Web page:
It is probable that such linearity does indeed make finding adversarial examples somewhat easier, but if the argument on this page is accepted then attempting to prevent adversarial examples using nonlinear activation functions or specialized architectures is bound to fail, as all $f: \Bbb R^n \to \Bbb R$ are discontinuous if bijective. Not only that, but such $f$ are everywhere discontinuous, which is why each input image will have an adversarial example if we assume that $f$ approximates a bijective function well enough.

What happens when we manipulate the image according to the gradient of the objective function, rather than its sign? Geometrically this signifies taking the projection of the gradient $g$

\[g = \nabla_a J(O(a; \theta), y)\]onto each input element $a_n$, which tells us not only which pixels to modify but also how much to modify them. When we scale this gradient by max norming

\[g' = \frac{g}{\mathrm{max} (g)}\]and then applying this normed gradient to the input $a$ to make $a’$

\[a' = a + \epsilon * g'\]we once again find adversarial examples, even with very small $\epsilon$. Here the gradient tensor image is to scale: the center image is $\epsilon *g’$ and has values that are not scaled up as they were in the other images on this page (and the prediction for $a$ on the left is followed by the true classification for clarity)

Empirically this method performs as well if not better than the fast gradient sign procedure with respect to adversarial example generation: while keeping $\epsilon$ small enough to be unnoticeable, the majority of inputs may be found to have corresponding adversarial examples.

It is interesting to observe the gradient images in more detail: here we have the continuous gradient $\epsilon * g’$ scaled to be 60 times brighter (ie larger values) than $\epsilon * g’$ for clarity.

Close inspection of the image of $\epsilon * g’$ reveals something interesting: the gradient tensor appears to mirror a number of the features of the original input image, except with dark blue petals instead of white and a mix of blue and yellow where the disk flourets (center yellow parts) are found in the original image. This may be thought of as a recapitulation of the features of an input image itself from the sole informational content of the gradient of the loss function with respect to the input,

\[\nabla_a J(O(a; \theta), y)\]Recalling how forward propegation followed by backpropegation is used in order to compute this gradient, we find that these features remain after nearly two dozen vector arithmetic operations, none of which are necessarily feature-preserving. From an informational perspective, one can think of this as the information from the input being fed into the neural network, stored as activations in the network’s various layers, before that information is then used to find the gradient of the loss function with respect to the input.

The above image is not the only input that has features that are recapitulated in the input gradient: here some tulips

and a butterfly on a dandelion

and the same is found for a daisy.

It is important to note that untrained models are incapable of preserving practically any input features in the input gradient. This is to be expected given that the component operations of forward and backpropegation have no guarantee to preserve any information.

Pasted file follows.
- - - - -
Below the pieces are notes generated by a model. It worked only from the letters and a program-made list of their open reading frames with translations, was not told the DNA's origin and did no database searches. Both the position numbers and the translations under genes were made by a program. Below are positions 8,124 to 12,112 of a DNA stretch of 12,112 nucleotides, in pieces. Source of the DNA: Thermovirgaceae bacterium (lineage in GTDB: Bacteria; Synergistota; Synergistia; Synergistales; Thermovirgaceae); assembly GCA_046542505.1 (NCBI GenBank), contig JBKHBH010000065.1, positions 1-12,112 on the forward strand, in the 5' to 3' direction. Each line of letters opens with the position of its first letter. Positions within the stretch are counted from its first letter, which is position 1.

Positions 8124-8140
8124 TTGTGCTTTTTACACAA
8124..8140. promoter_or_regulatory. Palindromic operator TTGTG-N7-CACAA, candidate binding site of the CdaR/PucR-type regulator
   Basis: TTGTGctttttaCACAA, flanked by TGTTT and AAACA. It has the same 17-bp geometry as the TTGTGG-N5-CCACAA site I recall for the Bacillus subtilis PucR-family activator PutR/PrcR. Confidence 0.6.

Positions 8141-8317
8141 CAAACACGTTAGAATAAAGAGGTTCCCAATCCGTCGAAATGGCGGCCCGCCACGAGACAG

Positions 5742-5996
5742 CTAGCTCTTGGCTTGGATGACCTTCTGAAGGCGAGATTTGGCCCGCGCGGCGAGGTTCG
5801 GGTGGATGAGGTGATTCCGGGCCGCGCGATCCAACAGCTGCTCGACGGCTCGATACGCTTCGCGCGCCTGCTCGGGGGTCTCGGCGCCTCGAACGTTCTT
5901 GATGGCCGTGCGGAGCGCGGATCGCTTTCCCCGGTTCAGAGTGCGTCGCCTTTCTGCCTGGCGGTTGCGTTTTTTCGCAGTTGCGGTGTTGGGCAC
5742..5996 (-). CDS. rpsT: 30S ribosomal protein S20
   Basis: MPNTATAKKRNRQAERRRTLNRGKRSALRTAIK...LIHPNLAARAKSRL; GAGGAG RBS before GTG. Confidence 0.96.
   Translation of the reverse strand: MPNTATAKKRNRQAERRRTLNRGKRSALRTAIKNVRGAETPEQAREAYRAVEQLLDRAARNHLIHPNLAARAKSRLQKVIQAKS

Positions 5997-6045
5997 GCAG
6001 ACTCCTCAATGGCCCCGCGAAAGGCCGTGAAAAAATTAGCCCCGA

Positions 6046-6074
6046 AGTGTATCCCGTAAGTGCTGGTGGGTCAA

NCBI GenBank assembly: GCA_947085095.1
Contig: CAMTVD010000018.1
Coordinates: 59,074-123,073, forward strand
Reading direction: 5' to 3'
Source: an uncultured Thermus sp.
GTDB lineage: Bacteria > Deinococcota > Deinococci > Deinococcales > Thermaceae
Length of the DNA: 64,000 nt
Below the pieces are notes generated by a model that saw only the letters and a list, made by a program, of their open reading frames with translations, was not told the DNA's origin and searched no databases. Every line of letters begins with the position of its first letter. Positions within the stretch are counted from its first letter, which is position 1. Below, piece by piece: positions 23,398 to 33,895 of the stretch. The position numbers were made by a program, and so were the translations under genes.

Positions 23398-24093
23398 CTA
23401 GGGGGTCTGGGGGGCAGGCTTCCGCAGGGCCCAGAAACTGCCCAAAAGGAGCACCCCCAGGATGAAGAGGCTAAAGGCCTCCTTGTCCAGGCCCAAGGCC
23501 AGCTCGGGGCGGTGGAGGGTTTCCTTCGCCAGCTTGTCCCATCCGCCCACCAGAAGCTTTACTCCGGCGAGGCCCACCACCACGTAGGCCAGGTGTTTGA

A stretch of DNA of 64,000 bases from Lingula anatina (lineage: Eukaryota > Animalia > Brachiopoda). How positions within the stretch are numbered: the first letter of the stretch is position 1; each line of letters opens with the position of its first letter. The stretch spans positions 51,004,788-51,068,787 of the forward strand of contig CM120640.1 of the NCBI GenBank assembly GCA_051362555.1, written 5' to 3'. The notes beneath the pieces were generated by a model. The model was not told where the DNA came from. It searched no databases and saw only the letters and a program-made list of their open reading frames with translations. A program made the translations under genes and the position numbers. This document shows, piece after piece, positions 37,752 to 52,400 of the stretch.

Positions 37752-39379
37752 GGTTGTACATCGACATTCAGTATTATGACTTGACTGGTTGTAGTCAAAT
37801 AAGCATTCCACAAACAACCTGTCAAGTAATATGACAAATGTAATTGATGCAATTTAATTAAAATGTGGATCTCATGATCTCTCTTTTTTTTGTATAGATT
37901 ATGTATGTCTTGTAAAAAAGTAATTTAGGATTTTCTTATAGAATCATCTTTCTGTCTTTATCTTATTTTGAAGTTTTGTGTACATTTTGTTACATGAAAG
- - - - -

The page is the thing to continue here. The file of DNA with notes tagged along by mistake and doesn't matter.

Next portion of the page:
### Additive Attributions for Nonlocality

In the last section, we saw that the training process (here 40 epochs) leads to a preservation of certain features of the input image in the gradient of the input with respect to the loss function. We can observe the process of feature preservation during model training as follows:

Gradientxinput has been criticized for relying entirely on locality: the gradient of a point in multidimensional space is only accurate in an infinitesmal region around that point by definition. Practically this means that if an input were to change substantially, a pure gradient-based input attribution method may not be able to correctly attribute that change to the output (or loss function) if there is not a local-to-global equivalence in the model in question.

There are a number of ways to ameliorate this problem. One is to directly interfere with (occlude) the input, usually in some fairly large way before observing the effect on the output. For image data, this could mean zeroing out all pixels in a given region that scans over the entire input. For sequential data as seen here, successive characters can be modified as the model output is observed. Occlusion usually introduces substantial changes from the original input meaning that the observed output changes are not the result of local changes. Occlusion can be combined with gradientxinput to make a fairly robust attribution method.

Another way to address locality is to add up gradients as the input is formed in a straight-line path from some null reference, an approach put forward in this paper by Yan and colleages. More concretely, a blank image may serve as a null reference and the true image may be formed by increasing brightness (our straight-line path) until the true image is recovered. At certain points along this process, the gradients of the model with respect to the input may be added to make one integrated gradient measurment. This method has some benefits but also has a significant downside: for many types of input, there is no clear straight-line path. Image input data has a couple clear paths (brightness and contrast) but discrete inputs such as language encodings do not.

An alternative to this approach could be to integrate input gradients but instead of varying inputs for a trained network, we integrate the input gradients during training for one given input $a$. If we were to use the loss gradient, for each configuration $\theta_n$ of the model during training we have

\[g = \sum_{n} \nabla_a J(O(a; \theta_n), y)\]This method may be used for any input type, regardless of an ability to transform from a baseline.